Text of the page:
Movie review: 'Party Monster'

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1 1/2 stars (out of 4)

"Party Monster" comes on with the uninhibited glee of boys dressing up in their mothers' clothes to play house, and it boasts a similar level of sophistication. It's a glammed-up, winking, post-modern biopic of sorts: the fancifully told true-life tale of New York "club kid" Michael Alig, who notoriously murdered drug dealer Angel Melendez in 1996.

Directors Fenton Bailey and Randy Barbato, best known for the humorously sympathetic documentary "The Eyes of Tammy Faye," have covered this material before, in the 1998 documentary also called "Party Monster." Now they've recrafted it as their dramatic-film debut, with Macaulay Culkin playing Michael, and Seth Green playing Michael's "celebutante" mentor, James St. James, whose memoir, "Disco Bloodbath," provided the basis for both films.

These are flamboyant characters -- scene-makers who attracted flashbulbs through elaborate getups that often incorporated cross-dressing and gore -- and rather than recording their exploits soberly, Bailey and Barbato try to match their subjects' attention-getting fervor. James and Michael talk into the camera and argue over whose movie this really is. James is in control until a drug overdose allows Michael to seize the microphone, as chirpy music plays on cue. Later, a key bit of narration is provided by a guy in a rat costume.

Self-referential storytelling isn't necessarily a no-no -- it works in "American Splendor," which is about a man who has created alternate versions of his life in comic books -- but here, the cheeky in-joking just comes across as arch. For one, you're constantly aware that Culkin and Green are giving performances rather than inhabiting actual people, and you can't shake the feeling that their idea of playing "gay" is to affect fey mannerisms.

Green's artifice is more forgivable because he's funny. James, a club-scene fixture who schools Michael in the art of being fabulous, may be stereotypically swishy and dishy, but the diminutive actor plays him with such relish -- with cunning eyes and a doofy, low-pitched chuckle -- that he's magnetic. When he's off screen, the movie suffers a palpable energy drop.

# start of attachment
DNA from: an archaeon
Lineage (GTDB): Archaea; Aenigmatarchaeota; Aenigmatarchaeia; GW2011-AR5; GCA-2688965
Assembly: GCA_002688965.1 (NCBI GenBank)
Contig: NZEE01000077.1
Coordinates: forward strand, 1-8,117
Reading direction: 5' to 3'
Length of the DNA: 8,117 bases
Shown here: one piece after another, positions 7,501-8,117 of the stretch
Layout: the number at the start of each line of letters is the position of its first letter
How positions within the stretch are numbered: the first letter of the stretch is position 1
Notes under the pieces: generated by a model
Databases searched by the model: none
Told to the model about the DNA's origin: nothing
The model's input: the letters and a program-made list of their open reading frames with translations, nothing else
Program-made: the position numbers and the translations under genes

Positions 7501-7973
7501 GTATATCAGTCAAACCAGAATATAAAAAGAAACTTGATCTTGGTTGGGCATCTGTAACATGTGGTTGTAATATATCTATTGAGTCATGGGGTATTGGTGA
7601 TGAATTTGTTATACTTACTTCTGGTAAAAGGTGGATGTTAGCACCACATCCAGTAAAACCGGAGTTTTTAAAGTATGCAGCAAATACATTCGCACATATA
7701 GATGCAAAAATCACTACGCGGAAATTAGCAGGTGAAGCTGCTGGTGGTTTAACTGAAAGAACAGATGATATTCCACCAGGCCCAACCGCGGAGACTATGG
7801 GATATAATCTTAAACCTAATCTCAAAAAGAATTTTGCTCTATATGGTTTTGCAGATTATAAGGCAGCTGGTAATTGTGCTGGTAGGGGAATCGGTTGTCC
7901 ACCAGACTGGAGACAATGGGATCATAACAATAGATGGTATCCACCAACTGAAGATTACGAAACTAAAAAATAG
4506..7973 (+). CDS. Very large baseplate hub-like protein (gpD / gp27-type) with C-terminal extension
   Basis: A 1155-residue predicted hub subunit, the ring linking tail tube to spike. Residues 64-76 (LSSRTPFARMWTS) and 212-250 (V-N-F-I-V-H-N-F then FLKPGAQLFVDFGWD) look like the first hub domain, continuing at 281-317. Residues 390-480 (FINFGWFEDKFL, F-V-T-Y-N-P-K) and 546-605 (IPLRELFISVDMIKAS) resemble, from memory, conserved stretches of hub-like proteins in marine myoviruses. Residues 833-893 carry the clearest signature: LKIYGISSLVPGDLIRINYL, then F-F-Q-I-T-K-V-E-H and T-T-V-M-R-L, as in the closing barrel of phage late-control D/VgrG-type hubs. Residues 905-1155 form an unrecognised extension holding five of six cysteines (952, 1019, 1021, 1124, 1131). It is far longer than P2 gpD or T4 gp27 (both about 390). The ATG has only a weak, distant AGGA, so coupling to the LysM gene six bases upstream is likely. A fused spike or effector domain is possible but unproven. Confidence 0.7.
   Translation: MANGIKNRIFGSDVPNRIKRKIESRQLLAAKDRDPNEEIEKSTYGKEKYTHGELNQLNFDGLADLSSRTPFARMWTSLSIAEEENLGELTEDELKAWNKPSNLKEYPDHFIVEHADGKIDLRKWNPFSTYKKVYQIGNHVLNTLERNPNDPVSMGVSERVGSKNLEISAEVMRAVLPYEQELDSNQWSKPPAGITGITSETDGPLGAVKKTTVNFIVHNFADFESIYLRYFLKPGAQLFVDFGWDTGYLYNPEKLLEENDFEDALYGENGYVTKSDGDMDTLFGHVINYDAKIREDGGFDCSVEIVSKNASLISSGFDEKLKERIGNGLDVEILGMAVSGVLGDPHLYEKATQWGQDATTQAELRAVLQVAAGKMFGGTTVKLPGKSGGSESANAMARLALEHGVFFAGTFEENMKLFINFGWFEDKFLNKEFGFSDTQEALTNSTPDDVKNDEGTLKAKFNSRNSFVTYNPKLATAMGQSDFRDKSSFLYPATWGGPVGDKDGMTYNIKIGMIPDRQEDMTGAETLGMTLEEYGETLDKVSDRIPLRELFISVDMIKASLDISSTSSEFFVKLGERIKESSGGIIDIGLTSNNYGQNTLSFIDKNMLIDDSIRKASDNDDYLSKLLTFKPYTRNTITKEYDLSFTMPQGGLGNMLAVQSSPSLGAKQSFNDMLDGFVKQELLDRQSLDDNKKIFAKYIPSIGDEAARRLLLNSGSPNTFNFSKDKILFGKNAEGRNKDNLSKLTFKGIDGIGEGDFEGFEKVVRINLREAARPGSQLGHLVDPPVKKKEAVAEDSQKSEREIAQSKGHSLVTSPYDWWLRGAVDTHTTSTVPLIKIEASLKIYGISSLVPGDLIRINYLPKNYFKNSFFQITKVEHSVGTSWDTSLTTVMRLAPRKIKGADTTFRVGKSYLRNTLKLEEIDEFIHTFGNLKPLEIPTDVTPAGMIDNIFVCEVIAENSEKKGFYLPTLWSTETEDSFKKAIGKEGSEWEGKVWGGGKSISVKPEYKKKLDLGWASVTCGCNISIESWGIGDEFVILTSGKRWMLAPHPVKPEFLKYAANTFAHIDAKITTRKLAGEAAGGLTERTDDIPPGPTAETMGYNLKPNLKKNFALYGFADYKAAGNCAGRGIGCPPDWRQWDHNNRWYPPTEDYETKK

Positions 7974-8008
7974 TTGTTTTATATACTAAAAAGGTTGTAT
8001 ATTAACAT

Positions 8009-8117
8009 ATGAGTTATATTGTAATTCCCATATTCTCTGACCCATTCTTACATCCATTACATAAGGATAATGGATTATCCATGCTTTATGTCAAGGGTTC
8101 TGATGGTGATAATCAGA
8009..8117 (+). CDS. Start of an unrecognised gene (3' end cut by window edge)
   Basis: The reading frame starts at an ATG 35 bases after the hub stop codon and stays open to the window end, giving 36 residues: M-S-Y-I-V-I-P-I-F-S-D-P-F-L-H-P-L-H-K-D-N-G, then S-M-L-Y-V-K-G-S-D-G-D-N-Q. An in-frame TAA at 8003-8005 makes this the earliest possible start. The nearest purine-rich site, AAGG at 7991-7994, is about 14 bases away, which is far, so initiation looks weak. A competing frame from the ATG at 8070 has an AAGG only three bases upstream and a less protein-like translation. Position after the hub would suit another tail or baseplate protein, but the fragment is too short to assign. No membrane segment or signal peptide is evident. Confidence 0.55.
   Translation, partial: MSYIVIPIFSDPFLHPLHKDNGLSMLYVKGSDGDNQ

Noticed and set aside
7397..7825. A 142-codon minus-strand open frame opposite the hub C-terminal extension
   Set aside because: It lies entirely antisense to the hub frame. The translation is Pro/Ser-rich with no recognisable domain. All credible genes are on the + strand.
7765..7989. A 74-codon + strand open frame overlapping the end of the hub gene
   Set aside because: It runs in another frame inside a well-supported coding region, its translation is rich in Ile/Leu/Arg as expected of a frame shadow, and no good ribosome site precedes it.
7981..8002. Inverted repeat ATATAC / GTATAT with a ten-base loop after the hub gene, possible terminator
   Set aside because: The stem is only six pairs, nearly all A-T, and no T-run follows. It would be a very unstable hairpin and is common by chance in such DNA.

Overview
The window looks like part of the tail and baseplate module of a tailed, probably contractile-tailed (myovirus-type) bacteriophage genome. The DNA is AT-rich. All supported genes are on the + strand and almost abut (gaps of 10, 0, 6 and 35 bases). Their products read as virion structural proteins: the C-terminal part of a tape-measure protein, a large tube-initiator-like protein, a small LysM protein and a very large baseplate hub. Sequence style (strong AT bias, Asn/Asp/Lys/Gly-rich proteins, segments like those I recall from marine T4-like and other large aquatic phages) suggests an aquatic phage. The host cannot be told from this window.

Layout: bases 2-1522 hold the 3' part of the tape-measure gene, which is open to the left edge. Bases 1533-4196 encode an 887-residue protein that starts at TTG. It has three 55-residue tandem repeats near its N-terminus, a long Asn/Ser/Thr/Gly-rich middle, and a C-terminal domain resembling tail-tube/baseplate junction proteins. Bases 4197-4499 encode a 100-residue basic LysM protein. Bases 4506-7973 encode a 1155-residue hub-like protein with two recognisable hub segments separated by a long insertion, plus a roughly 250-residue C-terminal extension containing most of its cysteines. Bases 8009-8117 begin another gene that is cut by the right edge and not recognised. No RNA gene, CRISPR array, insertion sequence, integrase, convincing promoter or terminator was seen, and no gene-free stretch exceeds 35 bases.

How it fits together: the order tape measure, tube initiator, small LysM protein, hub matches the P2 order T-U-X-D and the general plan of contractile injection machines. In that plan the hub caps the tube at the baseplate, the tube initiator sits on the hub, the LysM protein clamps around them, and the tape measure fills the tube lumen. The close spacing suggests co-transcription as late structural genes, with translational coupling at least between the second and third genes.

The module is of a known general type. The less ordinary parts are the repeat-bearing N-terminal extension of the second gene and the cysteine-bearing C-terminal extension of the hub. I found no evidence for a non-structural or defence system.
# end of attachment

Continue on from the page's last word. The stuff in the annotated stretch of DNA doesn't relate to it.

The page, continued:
As for Culkin, his first "adult" role isn't such a stretch from his later kid ones; it's like "The Good Son" gone glam. Michael is a self-made showman, moving up from nightclub janitor to promoter through sheer tenacity, mental note-taking and force of personality, not that you get much sense of one.

Rather than being embarrassed about flooding a club during a disastrously attended party, he convinces the owner, Peter Gatien (Dylan McDermott with an eye patch), to let him promote even more outrageous shows. "You'll love me, I promise," Michael tells Peter, who for some reason is convinced. We never are.

A sneer is rarely absent from Michael's face, and Culkin gives little sense of anything going on beneath the surface. Not helping is that Bailey and Barbato have Michael express what are supposed to be his innermost feelings anyway. The character shouldn't need to state "I just want to be loved" for us to get the idea.

So instead of being a comic and tragic figure -- like Gary Oldman's Sid Vicious in "Sid and Nancy" -- Michael is just the center of a freak show, one that includes Chloe Sevigny as his fellow druggie/sort-of girlfriend Gitsie, Marilyn Manson as a transvestite waste product named Christina, Wilmer Valderrama as Michael's airy deejay boyfriend Keoki, and Wilson Cruz as Angel, who always looks resentful at not being included in Michael's inner circle, though we're not sure why.

That's because Bailey and Barbato fail to make this decadence look fun. The club scene should be seductive to us viewers, not just to those drug addicts on screen. The movie's most ebullient scene has James leading Michael around a shabby diner in a demonstration of how to make an effective party appearance. You can't help but laugh with them (particularly Green).

But most of the time "Party Monster" is just a standard excess-is-dangerous tale coated in garish lip gloss. Its flip mixture of camp and violence is more grating than groundbreaking, and the movie actually comes across as squeamish regarding its lead characters' sexuality; the gay Michael's only on-screen kiss is with Gitsie, and James might as well be celibate.

In the end you don't believe what you're watching, and you don't care. This party is a drag.

"Party Monster"
Written and directed by Fenton Bailey, Randy Barbato; photographed by Teodoro Maniaci; edited by Jeremy Simmons; production designed by Andrea Stanley; music by Jimmy Harry; produced by Jon Marcus, Bradford Simpson, Christine Vachon. A Strand Releasing release; opens Friday, Sept. 5. Running time: 1:38. No MPAA rating (drug use, violence, sexual content).
Michael Alig -- Macaulay Culkin
James St. James -- Seth Green
Gitsie -- Chloe Sevigny
Brooke -- Natasha Lyonne
Keoki -- Wilmer Valderrama
Angel -- Wilson Cruz

Copyright © 2014, Los Angeles Times
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